Anyway, so I was wondering how I was going to mark the passing of another year in the blogworld, and not really coming up with anything good or inspired. Until I returned from my "vacation", checked the blog, and found this comment to my previous post:
"I notice throughout your blog you keep coming off as if you are frazzled or overwhelmed. This continuous state is a problem for you. Why don't you fix it? ... The main thing is that you spend too much time on the unimportant and whining about it at that. How much time and energy is it robbing of [sic]? You are literally vampiring your own energy."
(In a subsequent comment, the commenter clarified that this comment came out of concern that I was taking on too much, and was not a complaint about the content of the blog per se. And I believe this was motivated by kindness and concern, not maliciousness.)
This got me thinking about a bunch of things (my first reaction: am I whiny?? do I really complain too much? waaaaaah), but I finally settled on the whole question of Blog Persona. What persona do I reflect here, is it accurate, and what are my responsibilities in terms of this persona? More specifically, when I talk about things like being frazzled and overwhelmed on the blog, what is my motivation for doing so?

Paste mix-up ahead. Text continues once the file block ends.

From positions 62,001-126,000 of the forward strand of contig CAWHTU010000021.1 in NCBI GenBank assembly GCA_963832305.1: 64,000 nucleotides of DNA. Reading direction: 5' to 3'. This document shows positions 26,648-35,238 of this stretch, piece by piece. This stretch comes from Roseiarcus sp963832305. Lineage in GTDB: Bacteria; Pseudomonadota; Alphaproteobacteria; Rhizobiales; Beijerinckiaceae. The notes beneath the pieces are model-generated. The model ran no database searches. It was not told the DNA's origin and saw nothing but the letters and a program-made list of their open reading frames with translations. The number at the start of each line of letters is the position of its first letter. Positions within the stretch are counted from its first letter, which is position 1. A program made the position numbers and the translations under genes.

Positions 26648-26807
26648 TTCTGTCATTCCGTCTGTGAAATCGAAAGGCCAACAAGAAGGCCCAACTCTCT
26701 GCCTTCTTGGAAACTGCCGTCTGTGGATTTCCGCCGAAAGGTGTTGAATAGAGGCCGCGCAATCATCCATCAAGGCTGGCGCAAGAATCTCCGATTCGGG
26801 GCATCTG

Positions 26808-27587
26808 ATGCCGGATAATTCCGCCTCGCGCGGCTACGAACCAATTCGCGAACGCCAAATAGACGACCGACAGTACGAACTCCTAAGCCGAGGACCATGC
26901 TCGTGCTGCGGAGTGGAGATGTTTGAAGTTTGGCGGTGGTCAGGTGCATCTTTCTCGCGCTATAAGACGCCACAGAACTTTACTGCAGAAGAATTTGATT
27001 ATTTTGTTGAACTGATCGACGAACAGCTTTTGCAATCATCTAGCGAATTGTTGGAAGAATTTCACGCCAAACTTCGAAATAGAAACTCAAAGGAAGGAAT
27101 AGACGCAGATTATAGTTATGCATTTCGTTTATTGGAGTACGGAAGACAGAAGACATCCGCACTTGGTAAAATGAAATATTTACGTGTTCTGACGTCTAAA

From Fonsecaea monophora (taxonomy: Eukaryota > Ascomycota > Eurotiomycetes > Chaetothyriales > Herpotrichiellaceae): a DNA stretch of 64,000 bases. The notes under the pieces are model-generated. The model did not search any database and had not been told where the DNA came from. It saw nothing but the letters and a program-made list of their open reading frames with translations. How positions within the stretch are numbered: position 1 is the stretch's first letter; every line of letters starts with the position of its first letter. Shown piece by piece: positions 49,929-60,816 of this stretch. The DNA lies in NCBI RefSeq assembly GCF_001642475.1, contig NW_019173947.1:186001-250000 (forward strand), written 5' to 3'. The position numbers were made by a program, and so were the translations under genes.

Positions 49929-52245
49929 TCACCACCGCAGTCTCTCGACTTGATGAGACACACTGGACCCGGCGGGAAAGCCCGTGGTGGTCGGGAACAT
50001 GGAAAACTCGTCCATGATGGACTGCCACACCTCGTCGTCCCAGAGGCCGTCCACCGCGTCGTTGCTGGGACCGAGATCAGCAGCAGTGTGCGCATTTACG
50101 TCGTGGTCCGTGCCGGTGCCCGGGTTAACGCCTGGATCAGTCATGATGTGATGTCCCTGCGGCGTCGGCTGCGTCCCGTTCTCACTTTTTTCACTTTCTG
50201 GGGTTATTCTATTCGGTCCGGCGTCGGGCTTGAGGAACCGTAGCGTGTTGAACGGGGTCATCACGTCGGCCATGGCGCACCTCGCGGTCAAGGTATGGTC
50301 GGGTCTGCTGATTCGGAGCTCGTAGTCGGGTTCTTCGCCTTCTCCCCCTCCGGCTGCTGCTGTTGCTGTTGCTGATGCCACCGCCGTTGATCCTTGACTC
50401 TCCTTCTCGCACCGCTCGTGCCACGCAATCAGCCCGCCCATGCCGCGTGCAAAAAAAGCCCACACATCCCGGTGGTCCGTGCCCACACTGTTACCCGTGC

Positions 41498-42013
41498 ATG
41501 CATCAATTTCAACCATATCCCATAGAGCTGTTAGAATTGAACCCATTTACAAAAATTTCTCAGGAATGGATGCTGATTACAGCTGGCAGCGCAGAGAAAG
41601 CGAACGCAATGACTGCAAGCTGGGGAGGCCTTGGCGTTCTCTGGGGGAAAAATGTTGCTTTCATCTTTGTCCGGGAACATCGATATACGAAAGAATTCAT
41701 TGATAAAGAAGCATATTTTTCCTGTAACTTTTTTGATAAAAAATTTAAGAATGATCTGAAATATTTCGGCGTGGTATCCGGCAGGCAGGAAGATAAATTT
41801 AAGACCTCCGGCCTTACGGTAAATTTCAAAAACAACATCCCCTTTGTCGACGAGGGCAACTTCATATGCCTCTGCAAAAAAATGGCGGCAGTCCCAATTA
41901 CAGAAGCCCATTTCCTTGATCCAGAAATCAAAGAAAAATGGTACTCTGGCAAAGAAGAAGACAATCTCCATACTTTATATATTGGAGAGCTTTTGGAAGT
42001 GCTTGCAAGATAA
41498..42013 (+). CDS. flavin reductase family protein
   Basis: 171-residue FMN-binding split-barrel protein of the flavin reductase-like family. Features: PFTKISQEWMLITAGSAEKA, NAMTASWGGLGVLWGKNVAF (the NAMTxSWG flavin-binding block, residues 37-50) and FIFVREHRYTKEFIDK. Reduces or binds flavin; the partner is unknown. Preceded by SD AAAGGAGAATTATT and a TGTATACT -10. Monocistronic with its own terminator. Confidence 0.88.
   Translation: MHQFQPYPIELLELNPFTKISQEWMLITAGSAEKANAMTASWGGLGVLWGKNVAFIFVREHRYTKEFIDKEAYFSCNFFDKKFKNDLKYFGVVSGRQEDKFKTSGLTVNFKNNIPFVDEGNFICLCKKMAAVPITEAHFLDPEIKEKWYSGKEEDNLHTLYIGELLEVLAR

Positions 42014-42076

I like to think that the persona I present here is multi-faceted: Woman. Computer Scientist. Woman computer scientist. Teacher. Researcher. Mentor. Assistant Professor. Athlete. Wife. Friend. Future Mother. You get the idea. In looking at my posts, though, it seems like a few of these personalities come out more often than others. In particular, especially recently, I've tended to focus on the Assistant Professor persona in my posts, because I've been posting a lot more lately about the whole work-life balance thing, and when you are junior faculty the whole work-life balance thing becomes a particularly thorny question.*
Let's face it: one of the biggest challenges among junior faculty is figuring out the whole tenure thing, of which I would argue a large part is figuring out the whole work-work (teaching/research/service) and work-life balance thing (what do I have to do to refresh myself/retain my sanity and still earn tenure). I would argue that if you read any blog by a junior faculty person, you will see the same sort of issues I address here popping up. Frequently. Many of us are getting no or conflicting advice about how much research/teaching/service/life outside of school we "should" be doing. Many of us are trying to figure out our institutions: how to best reach and deal with the students in the classroom (and get good enough evals), which publishing venues are revered and reviled, how many pubs to have, how much and what type of service is enough, how much "face time" around the department is needed, what passes for "collegiality", etc. We are starting research programs, recruiting students, trying to get grant money. We are teaching classes for the very first time (new preps are hard!!), revising our syllabi, figuring out which assignments work and don't work, figuring out where and how to aim our courses (what is the level of our students here? probably lower than what the administration claims, but how much lower?). You know what? This alone is overwhelming and frazzling.